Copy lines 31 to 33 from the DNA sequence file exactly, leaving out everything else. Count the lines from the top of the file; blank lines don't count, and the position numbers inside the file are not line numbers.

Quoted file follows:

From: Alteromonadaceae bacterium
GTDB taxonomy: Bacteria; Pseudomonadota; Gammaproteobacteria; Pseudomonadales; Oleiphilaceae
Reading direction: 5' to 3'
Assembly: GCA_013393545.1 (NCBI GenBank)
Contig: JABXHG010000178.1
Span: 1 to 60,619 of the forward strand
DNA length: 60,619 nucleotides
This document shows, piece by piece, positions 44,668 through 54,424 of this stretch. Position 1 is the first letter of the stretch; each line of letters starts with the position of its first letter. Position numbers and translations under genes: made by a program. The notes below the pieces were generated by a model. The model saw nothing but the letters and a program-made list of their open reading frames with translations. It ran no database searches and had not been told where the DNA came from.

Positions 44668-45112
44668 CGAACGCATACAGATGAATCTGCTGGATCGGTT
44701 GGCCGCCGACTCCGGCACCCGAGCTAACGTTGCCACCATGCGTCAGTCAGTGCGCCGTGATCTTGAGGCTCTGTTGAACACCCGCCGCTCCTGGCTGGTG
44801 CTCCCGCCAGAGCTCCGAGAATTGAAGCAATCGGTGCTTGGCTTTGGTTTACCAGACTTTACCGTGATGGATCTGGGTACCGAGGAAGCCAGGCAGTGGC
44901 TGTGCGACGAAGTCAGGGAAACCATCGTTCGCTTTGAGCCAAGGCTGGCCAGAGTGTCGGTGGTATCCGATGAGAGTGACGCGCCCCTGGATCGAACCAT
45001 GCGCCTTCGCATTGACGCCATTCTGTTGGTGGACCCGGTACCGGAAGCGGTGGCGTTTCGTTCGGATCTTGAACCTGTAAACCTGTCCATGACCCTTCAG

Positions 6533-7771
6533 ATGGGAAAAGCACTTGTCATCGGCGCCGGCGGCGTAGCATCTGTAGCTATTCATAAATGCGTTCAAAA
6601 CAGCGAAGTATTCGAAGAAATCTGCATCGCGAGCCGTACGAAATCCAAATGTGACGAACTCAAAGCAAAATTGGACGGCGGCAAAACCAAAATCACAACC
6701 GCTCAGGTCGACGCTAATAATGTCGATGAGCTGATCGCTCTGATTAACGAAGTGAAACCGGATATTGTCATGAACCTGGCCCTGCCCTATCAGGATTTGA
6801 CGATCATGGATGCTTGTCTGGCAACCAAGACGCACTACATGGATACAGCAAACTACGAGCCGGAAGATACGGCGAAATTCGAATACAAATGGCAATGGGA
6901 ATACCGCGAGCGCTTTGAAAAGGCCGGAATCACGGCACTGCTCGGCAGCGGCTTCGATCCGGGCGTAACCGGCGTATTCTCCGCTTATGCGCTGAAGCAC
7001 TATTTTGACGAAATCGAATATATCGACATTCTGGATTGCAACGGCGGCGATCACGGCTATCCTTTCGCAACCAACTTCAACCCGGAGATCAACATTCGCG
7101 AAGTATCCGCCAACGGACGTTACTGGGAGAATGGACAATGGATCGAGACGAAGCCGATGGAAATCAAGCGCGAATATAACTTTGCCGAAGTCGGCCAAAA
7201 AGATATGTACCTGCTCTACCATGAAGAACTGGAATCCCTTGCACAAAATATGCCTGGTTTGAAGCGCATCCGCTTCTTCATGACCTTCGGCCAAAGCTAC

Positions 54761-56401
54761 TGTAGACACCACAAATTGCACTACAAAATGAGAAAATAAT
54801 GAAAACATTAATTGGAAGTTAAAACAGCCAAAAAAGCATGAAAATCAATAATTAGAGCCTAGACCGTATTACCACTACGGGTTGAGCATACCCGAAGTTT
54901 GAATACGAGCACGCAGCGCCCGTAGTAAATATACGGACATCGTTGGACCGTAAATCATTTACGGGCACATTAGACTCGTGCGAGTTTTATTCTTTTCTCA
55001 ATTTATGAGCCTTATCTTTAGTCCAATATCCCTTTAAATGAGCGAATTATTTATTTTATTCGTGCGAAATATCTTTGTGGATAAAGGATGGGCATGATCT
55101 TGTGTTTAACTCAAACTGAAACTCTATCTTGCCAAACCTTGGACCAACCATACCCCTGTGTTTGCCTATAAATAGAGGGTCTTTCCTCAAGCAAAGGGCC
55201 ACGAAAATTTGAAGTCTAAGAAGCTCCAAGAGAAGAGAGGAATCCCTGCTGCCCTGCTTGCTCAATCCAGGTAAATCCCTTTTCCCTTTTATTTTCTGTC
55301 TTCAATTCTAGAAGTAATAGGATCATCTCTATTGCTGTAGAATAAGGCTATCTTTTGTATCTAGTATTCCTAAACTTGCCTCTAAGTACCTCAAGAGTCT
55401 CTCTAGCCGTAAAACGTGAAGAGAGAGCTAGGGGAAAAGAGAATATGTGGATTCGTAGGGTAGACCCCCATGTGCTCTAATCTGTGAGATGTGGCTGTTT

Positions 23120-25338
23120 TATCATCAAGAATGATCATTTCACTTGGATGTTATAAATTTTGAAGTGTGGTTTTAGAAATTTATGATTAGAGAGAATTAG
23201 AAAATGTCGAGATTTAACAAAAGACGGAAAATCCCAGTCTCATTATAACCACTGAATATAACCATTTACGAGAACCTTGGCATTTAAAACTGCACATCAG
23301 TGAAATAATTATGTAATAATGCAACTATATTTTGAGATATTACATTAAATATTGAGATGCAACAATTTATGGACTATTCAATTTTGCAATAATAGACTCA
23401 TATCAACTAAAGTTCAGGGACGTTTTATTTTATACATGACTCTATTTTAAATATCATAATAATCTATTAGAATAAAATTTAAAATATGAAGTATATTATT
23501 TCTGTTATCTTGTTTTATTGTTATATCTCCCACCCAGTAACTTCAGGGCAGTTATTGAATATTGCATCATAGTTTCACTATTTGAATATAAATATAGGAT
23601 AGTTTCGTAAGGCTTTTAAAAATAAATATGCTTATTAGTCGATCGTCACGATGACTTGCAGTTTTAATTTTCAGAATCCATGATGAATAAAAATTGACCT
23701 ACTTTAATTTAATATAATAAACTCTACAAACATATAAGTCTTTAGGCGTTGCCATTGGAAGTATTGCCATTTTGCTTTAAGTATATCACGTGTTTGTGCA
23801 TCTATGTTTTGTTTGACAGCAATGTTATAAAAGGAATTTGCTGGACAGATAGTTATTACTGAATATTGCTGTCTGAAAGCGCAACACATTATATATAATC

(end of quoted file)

55301 TTCAATTCTAGAAGTAATAGGATCATCTCTATTGCTGTAGAATAAGGCTATCTTTTGTATCTAGTATTCCTAAACTTGCCTCTAAGTACCTCAAGAGTCT
55401 CTCTAGCCGTAAAACGTGAAGAGAGAGCTAGGGGAAAAGAGAATATGTGGATTCGTAGGGTAGACCCCCATGTGCTCTAATCTGTGAGATGTGGCTGTTT

Positions 23120-25338